Ex. John drives the getaway car while Jim goes in to rob the bank with a gun; he shoots a guard and takes a teller to the vault (which is kidnapping)- Jim is likely guilty of complicity of those crimes as well as the crime of robbing the bank; if Jim rapes the teller, that may be a more attenuated connection !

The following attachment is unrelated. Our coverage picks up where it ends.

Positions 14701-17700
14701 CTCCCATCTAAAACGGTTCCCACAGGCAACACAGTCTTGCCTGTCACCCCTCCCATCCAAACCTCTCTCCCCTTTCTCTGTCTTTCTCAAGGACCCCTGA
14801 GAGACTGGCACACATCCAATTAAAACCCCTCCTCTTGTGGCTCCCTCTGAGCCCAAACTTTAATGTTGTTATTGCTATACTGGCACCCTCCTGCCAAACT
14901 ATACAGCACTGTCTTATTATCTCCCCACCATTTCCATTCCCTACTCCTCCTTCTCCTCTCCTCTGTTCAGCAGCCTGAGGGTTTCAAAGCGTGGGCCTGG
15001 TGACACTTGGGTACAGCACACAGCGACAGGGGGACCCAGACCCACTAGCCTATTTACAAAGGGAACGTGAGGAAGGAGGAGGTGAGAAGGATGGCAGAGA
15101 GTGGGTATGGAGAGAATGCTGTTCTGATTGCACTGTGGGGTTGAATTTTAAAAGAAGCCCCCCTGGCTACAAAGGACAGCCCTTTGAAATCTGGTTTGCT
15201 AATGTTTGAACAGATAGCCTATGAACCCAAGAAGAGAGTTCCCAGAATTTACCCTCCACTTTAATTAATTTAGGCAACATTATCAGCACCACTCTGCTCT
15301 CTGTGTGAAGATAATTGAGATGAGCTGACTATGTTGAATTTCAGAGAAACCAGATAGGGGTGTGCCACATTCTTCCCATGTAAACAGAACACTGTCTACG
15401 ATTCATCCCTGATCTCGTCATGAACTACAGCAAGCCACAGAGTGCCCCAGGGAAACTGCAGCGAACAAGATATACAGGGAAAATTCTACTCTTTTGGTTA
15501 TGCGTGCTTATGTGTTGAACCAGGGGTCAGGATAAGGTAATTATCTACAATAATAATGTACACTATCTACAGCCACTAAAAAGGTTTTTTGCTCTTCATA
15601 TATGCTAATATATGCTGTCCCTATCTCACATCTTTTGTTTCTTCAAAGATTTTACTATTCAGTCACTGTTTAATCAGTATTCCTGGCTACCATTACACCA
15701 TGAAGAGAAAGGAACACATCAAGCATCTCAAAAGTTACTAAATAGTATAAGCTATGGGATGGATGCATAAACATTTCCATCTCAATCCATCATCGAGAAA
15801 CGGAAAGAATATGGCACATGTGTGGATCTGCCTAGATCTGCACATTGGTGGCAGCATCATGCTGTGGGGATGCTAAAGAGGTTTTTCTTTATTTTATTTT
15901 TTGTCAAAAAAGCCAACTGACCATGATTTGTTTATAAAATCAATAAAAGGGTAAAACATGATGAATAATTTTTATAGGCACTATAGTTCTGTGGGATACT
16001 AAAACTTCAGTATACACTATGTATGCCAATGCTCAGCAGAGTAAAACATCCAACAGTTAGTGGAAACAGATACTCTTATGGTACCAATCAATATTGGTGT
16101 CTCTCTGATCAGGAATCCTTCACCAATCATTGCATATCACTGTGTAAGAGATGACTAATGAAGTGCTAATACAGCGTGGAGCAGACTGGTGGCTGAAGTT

Some jurisdictions have a facilitation statutes instead of this (i.e. aiding and abetting a criminal act and being reckless/negligent with regard to its consequences)! Abandonment! requires efforts to reduce the effects of your previous activity ! Multi-part requirements! Minimum: tell the principal that you are abandoning the criminal enterprise! Additionally: make bona de efforts to neutralize the effects of your previous efforts! Aiding: take back whatever you had given! Abetting: now discourage the activity! If impossible (like Beeman- gave knowledge, cant take it back): go to police! Note: spontaneous, unannounced abandonment is NOT adequate! Conspiracy! Inchoate crime: punishes anticipatory action that aims at, but does not necessarily ever reach, a criminal object.! Accessorial liability: implicates all the co-conspirators in each other's acts! Actus Reus! essential element of the agreement is the act! jurisdictional disagreement over merger with attempt and the completed offense! Federal: no merger (distinguishes based on the type of conspiracy, some conspiracy wont merge, others may merge????).! Illinois: may merge into the completed crime, but not attempt! MPC: is merger! Overt Act: some states require, some dont! Federal distinguishes between types of conspiracies! overt act where required can be minimal (merely prepatory)! overt act can be committed by any one in the conspiracy ! Mens Rea! common law: knowledge or intent to enter into an agreement! specically intend that the purpose of the agreement be accomplished! 5.03 Criminal Conspiracy! (1) Denition of Conspiracy. A person is guilty of conspiracy with another person or persons to commit a crime if with the purpose of promoting or facilitating its commission he:! (a) agrees with such other person or persons that they or one or more of them will engage in conduct that constitutes such crime or an attempt or solicitation to commit such crime; or! (b) agrees to aid such other person or person in the planning or commission of such crime or of an attempt or solicitation to commit such crime.! (2) Scope of Conspiratorial Relationship. If a person guilty of conspiracy as dened by subsection (1) of this section, knows that a person with whom he conspires to commit a crime has conspired with another person or persons to commit the me crime, he is guilty of conspiring with such other person or person, whether or not he knows their identity, to commit such crime.!